I like to end my nightly prayers by saying, “Good night, Jesus. Good night, Mary. I love you. I’ll see you soon.”
In one of the Narnia books, Aslan, the lion who is the Christ-figure in the story, tells the children that something good is going to happen “soon.” The children wonder when “soon” will be. Another character tells them, “To him all things are soon.” (1)
It is hard for us to understand how short, and how precious, our time on earth is compared to the eternity that awaits us. But remembering that we are going to see Jesus soon is very beneficial to our spiritual growth. Soon could be four weeks or forty years, but the day is most assuredly coming, and could come at any time. And on that day, we will find ourselves wildly indifferent to so many of the things that worry us now.
There is a famous experiment involving five year olds and marshmallows. Researchers gave each child in the study a marshmallow, and told them that if they waited fifteen minutes to eat it, they could have a second one. Inevitably, some kids couldn’t wait and ate the first marshmallow, but some resisted for the fifteen minutes and were rewarded with a second marshmallow. As the researchers tracked the kids over time, they found that the kids who waited were more successful in life than those who couldn’t wait.
There’s more to the story. As other researchers dug further, they found that the kids who waited were usually from more affluent backgrounds. The kids had a reasonable expectation that the person who promised them a second marshmallow would make good on that promise. The kids from lower-income homes didn’t have the same expectation. They had learned that treats were a rarity, and that you took one when you had the chance.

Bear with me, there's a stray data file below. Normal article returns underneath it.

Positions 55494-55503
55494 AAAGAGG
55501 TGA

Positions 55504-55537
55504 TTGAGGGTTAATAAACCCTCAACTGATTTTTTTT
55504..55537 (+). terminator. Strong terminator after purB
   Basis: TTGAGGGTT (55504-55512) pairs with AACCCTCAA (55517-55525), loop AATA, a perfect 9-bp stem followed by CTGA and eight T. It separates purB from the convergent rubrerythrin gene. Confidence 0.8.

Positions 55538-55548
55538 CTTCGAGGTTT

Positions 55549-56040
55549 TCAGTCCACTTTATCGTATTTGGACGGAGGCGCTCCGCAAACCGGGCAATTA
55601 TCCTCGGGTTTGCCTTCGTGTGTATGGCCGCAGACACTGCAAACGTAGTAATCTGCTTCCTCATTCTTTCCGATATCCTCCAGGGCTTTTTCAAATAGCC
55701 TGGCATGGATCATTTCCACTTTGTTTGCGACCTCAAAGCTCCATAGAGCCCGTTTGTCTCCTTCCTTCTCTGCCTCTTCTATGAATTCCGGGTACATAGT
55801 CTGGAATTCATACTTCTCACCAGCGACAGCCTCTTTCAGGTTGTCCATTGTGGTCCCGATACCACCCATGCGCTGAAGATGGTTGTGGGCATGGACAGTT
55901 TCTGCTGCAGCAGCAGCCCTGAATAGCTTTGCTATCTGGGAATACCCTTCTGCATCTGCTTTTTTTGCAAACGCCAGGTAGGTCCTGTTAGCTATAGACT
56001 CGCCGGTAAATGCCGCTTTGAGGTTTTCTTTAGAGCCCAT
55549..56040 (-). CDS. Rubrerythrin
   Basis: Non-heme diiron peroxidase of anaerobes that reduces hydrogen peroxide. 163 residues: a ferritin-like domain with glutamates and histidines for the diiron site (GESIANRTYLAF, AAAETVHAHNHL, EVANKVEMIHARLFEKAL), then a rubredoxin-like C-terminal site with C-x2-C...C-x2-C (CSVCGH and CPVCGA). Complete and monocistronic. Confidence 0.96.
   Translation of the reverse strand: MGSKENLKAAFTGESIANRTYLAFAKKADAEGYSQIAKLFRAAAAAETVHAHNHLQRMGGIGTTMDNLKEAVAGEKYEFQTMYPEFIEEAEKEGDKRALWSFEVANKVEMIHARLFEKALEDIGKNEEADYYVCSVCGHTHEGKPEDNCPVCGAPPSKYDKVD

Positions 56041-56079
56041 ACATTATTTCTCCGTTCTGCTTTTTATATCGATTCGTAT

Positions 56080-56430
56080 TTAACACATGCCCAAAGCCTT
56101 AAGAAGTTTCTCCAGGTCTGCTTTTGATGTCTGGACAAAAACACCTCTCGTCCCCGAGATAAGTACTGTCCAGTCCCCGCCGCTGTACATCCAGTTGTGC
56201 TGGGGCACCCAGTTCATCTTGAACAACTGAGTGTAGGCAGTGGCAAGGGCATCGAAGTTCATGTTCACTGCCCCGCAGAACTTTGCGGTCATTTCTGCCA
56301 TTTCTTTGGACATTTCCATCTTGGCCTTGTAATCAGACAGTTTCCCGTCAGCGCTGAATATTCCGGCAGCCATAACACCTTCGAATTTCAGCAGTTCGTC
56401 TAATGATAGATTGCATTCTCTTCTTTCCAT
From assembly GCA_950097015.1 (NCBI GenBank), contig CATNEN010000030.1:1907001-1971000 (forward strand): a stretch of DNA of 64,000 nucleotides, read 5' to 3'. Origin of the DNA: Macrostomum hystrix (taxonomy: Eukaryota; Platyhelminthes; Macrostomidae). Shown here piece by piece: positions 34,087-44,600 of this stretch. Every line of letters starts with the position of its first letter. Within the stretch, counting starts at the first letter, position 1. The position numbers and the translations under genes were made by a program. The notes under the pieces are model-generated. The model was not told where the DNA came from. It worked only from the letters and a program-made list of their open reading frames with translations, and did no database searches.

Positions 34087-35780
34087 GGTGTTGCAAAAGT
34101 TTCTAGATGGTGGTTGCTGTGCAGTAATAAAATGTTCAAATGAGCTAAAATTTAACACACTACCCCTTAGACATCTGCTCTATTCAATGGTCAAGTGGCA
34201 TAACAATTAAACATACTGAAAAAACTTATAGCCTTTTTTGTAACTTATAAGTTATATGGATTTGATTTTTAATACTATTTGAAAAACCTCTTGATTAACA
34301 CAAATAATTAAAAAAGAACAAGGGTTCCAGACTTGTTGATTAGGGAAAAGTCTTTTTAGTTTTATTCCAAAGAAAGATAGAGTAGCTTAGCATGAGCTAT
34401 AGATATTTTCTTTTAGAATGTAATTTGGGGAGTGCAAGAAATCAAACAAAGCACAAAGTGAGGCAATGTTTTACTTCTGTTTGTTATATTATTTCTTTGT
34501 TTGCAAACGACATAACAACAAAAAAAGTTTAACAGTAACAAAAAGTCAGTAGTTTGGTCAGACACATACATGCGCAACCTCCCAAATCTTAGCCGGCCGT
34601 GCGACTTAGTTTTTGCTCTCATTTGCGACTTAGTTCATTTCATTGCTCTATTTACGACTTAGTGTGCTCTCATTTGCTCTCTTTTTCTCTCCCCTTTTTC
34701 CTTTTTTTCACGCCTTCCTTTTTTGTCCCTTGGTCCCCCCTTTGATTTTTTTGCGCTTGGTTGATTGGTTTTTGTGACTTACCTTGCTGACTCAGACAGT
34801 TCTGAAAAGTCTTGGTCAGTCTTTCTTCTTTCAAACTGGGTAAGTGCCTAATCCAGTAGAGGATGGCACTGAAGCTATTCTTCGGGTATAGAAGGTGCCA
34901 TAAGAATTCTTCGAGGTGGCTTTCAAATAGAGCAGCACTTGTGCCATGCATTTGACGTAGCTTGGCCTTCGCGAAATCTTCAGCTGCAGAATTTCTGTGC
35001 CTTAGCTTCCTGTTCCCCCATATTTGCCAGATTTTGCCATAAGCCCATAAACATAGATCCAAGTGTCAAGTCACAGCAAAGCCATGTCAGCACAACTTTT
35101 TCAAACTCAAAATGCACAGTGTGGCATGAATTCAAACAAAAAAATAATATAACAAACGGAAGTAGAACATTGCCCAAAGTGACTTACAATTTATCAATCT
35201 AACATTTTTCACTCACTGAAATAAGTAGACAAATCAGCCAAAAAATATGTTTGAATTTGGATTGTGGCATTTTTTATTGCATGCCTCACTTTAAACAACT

So how does this apply to Jesus? Well, what is the big reward we are promised? It’s heaven – to see God face-to-face and experience His love and joy in all its fullness. Who is making this promise? Jesus, God’s beloved son.
And is Jesus trustworthy? Can we believe His promises?
Can we trust that the One who gave His life for us on the cross truly loves us? Can we trust that the One who rose from the dead to glory will also lift us up to eternal life?
Jesus had a better analogy for the rewards of perseverance than the marshmallow test:
“Amen, amen, I say to you, you will weep and mourn, while the world rejoices; you will grieve, but your grief will become joy. When a woman is in labor, she is in anguish because her hour has arrived; but when she has given birth to a child, she no longer remembers the pain because of her joy that a child has been born into the world. So you also are now in anguish. But I will see you again, and your hearts will rejoice, and no one will take your joy away from you.” (John 16:20-22)
Prayer helps us remember these things so that we can be faithful to His will throughout the day, even (no, especially) when it is most difficult. We will see Him soon, and this knowledge should produce a reverent fear, but also a hopeful trust in His mercy.
(1) If memory serves, I believe this passage is in Lewis’ fifth Narnia book, The Horse and His Boy.
Clarification: In writing about the First Saturdays devotion, I speculated that the requirements to pray the Rosary and meditate for fifteen minutes on the mysteries of the Rosary could be combined. The Lord corrected me (I say this because I wasn’t looking for an answer, but I found it in a book I happened to pick up, Father Don Calloway’s Under the Mantle): these are two separate requirements of the devotion.
Image: Christ the King detail from the Ghent Altarpiece by Jan van Eyck (downloaded from Wikipedia Commons).